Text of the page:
Hustle by Tom Pitts is a gritty, harsh story of two male prostitutes from San Francisco who attempt to blackmail a wealthy lawyer in order to get off the streets and out of the business (available April 1, 2014).
Despite all the good authors working in the field today, most noir is not exactly what you'd call mainstream. In noir's stubborn allegiance to darkness and loss, fuck-ups and crackpots, it may never be. From a fan's perspective, this is exciting. It means noir remains an area not entirely sullied by commercial concerns, and the result is books that can take risks. Tom Pitts' Hustle is that sort of book, a fearless exploration of a bleak, harsh slice of the world. In its frank portrayal of drug-addicted male hustlers angling and scrambling to survive, it's a novel with a transgressive edge, and you don't have to read very far into it to sense it will take you where it needs to go, not where it thinks the reader may want to travel.
We're in San Francisco, present day. Donny and his friend Big Rich are two addicts with no jobs who make whatever money they can as street prostitutes. Donny seems to be in his late teens; Big Rich is a little older. They are best friends who look out for each other, and Rich serves as a mentor to Donny. They are part of a group of boys who hustle, and from page one, Pitts gives us a clear-eyed view of their tight community:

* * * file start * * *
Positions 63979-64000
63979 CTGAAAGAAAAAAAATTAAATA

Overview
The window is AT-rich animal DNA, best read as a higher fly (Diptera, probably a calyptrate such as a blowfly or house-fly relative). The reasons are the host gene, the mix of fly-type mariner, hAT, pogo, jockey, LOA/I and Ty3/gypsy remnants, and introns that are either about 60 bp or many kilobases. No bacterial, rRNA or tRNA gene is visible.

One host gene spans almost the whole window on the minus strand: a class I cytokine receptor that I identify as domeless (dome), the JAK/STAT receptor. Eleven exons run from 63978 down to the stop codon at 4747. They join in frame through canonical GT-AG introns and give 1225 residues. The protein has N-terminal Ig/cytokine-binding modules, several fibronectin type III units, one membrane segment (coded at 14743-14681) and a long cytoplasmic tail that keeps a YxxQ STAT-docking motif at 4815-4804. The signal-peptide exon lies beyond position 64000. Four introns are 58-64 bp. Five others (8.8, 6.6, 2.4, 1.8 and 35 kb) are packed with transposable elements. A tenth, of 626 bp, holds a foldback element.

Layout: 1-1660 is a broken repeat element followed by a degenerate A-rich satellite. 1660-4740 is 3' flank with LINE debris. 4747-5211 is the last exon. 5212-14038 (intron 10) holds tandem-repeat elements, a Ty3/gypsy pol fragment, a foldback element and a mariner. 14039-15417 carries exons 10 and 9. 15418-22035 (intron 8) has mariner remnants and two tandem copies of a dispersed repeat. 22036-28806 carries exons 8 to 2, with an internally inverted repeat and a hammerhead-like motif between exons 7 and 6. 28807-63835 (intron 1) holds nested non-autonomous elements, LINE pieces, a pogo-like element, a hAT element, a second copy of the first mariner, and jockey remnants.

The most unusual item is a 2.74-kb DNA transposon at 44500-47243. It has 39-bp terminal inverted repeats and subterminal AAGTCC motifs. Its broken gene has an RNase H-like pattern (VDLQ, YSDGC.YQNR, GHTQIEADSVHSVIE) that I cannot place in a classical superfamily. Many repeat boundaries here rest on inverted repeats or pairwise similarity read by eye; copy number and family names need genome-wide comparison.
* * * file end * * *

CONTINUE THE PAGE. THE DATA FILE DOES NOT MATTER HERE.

…Down on that corner, everybody knew each other. Everybody was into each other's business. The boys depended on each other for information. Information was survival. They all knew the regulars, the older men who would cruise the corner in their luxury cars. They got to know who was married, who liked to party, who liked it freaky, and who was HIV-positive. Some of the tricks didn't care who knew, but some liked to keep it a secret.
Donny isn't there because he likes the sex; it's the party favors that come with the sex that he craves. Of course there are dangers, but with Rich as his buddy, he has the right person to guide him through everything. In his time on the street Rich has honed his survival skills well:
Big Rich had been down there longer than any of them. He was bigger, tougher, and more street-worn than the rest of them, but he was still handsome enough to be desirable. His few years on the corner added up to eons of experience. He was a seasoned pro. Rich could smell vice before they ever hit the block. He'd give a high whistle whenever he heard them coming and the boys would all start moving, walking, lighting cigarettes and talking on cell phones. It's not like they were fooling anybody. Everybody in the city knew what went on down there.